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Mayor's Office

2015 Media Releases

March 5, 2015
For More Information Contact:
Tom Casady, City Public Safety Director, 402-441-7071

Voters Urged to Learn More About Public Safety Ballot Issue

Information Available at (keyword: public safety)

City public safety officials are encouraging the public to educate themselves about replacement of the City's 911 emergency radio system and the implementation of a fire station relocation plan before going to the polls April 7. Voters will decide whether to increase the City sales tax a quarter-cent for three years to fund the improvements. Information about the issues is available at (keyword: public safety).

If the sales tax increase is approved, it would raise about $34.5 million. About $20.5 million would fund replacement of the aging radio system. About $14 million would fund implementation of the fire station relocation plan to improve emergency response time.

The projects have been in the City's capital improvement program for at least ten years. A 13-member citizen committee appointed by Mayor Beutler examined several proposals for funding the projects before unanimously recommending the temporary sales tax increase. The City Council voted unanimously to put this issue on the ballot.

Public Safety Director Tom Casady, who chaired the citizen committee, said about 2,300 radios operate on the City's system, which was originally acquired in 1987. He said many components of the radio system are no longer available, and vendor support will end in 2017. In addition to the Lincoln Police Department, Lincoln Fire and Rescue and the Lancaster County Sheriff's Office, the radio system serves the City Public Works and Utilities Department, the UNL Police Department, Lincoln Public Schools and several other agencies.

"Last year Lincoln police officers and firefighters alone pushed the button on a microphone over five million times," Casady said. "The emergency radio system is critical to public safety. It is how our 911 dispatchers communicate with our first responders, and how our first responders communicate with one another. Although the system has served us well, it has now become obsolete, and must be replaced."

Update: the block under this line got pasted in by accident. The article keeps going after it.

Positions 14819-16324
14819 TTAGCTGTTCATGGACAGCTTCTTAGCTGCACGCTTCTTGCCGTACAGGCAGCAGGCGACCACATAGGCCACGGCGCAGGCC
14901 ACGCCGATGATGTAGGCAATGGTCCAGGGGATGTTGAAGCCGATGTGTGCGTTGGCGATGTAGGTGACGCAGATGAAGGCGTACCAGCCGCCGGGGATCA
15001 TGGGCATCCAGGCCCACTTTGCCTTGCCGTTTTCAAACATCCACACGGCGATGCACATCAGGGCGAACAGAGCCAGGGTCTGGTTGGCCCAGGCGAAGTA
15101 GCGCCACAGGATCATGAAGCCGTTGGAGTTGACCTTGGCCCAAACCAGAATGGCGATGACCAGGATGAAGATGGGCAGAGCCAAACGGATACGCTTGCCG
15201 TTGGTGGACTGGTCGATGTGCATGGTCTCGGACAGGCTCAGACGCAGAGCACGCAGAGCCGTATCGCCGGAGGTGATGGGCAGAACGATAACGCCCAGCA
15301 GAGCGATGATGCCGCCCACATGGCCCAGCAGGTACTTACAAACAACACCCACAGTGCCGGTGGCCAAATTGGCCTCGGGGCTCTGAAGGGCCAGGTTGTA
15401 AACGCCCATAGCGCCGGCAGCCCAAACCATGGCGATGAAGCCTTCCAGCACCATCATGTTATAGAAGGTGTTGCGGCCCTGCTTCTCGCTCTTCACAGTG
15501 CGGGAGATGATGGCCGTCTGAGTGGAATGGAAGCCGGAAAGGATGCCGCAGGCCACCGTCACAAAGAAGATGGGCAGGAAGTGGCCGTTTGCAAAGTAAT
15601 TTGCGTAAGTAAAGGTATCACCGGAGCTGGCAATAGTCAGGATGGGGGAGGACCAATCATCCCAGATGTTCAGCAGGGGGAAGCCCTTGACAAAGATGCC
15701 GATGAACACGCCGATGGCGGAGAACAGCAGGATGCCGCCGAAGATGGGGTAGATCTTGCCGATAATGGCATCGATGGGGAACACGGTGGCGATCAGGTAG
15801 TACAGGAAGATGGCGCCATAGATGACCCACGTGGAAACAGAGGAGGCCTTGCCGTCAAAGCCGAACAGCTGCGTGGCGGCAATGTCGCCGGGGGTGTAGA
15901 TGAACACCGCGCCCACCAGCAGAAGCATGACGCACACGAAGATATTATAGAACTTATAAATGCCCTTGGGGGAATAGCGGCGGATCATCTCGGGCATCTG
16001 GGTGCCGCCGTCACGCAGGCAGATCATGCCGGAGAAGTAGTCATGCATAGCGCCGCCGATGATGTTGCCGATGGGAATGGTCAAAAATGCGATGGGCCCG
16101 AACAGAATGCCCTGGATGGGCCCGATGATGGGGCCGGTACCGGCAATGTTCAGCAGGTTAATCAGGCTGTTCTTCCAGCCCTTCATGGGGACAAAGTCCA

Lincoln last added a fire station in 1997. Since then, Lincoln has grown in population by 57,000 and in area by 22 square miles. "As a result of this growth, more and more addresses in Lincoln are beyond the national standard for travel time from a fire station in the event of a life-threatening emergency, such as a cardiac arrest, stroke or traumatic injury," Casady said. "The standard in urban fire and rescue service is four minutes. About 10,000 addresses are outside of the four-minute travel time area."

Lincoln Fire and Rescue developed a fire station relocation plan that would bring about 6,500 of the 10,000 addresses within the four-minute range. Station 10 and Station 12 would be relocated, and new fire stations would be built in the area of 70th and Pine Lake Road and the area of 84th and Holdrege. The new station in southeast Lincoln would be a joint Police and Fire facility.

"About 45 police personnel who presently deploy from downtown headquarters into southeast Lincoln would use this facility, saving fuel and personnel time and improving response times to emergencies," Casady said.

The State Legislature authorized an increase in the local sales tax by a vote of the people. The sales tax cannot be extended beyond the period authorized by the voters. The impact of the sales tax increase is estimated to be about $45 a year for a household of four people with an annual household income of $60,000. If the projects were funded through a bond issue, the cost to the same household would be about $20 a year for 20 years

Information available at (keyword: public safety) includes a fact sheet, the report of the citizen committee, answers to frequently asked questions and videos highlighting the work of public safety professionals. Casady said local organizations wanting presentations on the public safety ballot issue can contact him at 402-441-7071 or

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